A law allowing some workers the right to request flexible working hours is to be extended to all employees.
The Employment Relations (Flexible Working Arrangements) Amendment Act, which came into force in 2008, gave employees who also had caregiving responsibilities the right to request flexible working arrangements, including changes to their hours of work, days of work, or place of work.
The Government has signalled plans to extend the law, and a Department of Labour review presented to Parliament today supported that move.
Labour Minister Kate Wilkinson said the review found flexibility delivered positive business benefits, including improved retention and recruitment of staff, and improved employee motivation and loyalty.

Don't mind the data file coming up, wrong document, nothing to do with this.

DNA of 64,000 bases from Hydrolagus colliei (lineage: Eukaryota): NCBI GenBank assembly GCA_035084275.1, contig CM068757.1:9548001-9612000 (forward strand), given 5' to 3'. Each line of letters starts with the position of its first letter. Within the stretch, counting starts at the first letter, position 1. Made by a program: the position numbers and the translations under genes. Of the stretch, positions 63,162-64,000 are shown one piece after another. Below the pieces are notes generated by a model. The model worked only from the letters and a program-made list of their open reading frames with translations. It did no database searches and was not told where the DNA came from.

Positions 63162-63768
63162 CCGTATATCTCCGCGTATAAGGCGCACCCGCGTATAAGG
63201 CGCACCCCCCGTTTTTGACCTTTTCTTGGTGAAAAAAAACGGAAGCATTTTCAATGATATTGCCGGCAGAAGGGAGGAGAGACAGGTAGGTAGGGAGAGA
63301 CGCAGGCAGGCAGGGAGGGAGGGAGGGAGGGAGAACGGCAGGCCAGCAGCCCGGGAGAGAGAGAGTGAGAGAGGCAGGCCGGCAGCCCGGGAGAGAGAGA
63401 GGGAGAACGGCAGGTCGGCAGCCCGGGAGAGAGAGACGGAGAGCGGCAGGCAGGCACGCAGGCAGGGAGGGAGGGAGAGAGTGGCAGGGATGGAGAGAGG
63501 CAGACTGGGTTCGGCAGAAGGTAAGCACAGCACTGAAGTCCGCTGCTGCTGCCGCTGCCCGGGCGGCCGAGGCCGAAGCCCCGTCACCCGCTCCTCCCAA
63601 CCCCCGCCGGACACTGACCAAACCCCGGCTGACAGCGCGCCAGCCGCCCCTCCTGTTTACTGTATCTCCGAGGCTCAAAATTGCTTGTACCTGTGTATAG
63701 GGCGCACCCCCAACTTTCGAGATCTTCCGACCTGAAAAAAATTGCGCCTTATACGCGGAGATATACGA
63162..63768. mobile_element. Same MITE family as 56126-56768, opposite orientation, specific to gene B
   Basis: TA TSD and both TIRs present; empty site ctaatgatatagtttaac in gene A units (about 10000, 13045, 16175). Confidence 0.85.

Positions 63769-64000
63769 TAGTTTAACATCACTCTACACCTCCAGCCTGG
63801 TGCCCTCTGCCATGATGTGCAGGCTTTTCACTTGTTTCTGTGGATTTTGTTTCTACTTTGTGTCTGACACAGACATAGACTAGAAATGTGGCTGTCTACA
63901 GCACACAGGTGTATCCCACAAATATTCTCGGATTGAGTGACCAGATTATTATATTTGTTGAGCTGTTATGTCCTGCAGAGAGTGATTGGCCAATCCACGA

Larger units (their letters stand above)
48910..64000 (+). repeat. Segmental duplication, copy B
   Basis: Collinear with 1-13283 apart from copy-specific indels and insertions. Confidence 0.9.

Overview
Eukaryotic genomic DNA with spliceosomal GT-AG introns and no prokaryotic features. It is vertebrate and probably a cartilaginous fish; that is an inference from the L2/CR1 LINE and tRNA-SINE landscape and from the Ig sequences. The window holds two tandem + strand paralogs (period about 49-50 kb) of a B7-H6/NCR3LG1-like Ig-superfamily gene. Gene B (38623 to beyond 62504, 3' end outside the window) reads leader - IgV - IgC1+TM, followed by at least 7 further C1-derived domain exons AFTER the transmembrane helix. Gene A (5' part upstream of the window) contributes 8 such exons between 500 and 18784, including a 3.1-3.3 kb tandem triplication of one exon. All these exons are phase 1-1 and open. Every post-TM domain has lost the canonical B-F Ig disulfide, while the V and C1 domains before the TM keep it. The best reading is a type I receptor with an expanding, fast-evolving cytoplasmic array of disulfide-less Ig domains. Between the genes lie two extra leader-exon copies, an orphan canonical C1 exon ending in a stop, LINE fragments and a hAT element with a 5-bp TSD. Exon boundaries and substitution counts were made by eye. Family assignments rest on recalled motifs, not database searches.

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"At present the right to request flexible working arrangements is only available to employees who are caregivers. We will be extending this right to all workers which should improve work-life balance, benefit the community and boost productivity in the workplace," she said.
"This change to the Act allows employees to reach agreements that both they and their employers are happy with. It's about trusting them to reach agreement first without having to go through a formal process."
Ms Wilkinson said the changes to the current law were likely to come into effect later this year.
The review also found there were some groups of workers who currently had little or no access to flexible work due to both perceived and real barriers, including limited bargaining power, workplace culture, and operational constraints within some workplaces.
"These workers are more likely to be low-income employees, employees with no qualifications, and Pacific workers," the review said.
It recommended that if the law was extended to all employees, it should be accompanied by awareness-raising measures among employers and employees about the benefits of flexible work.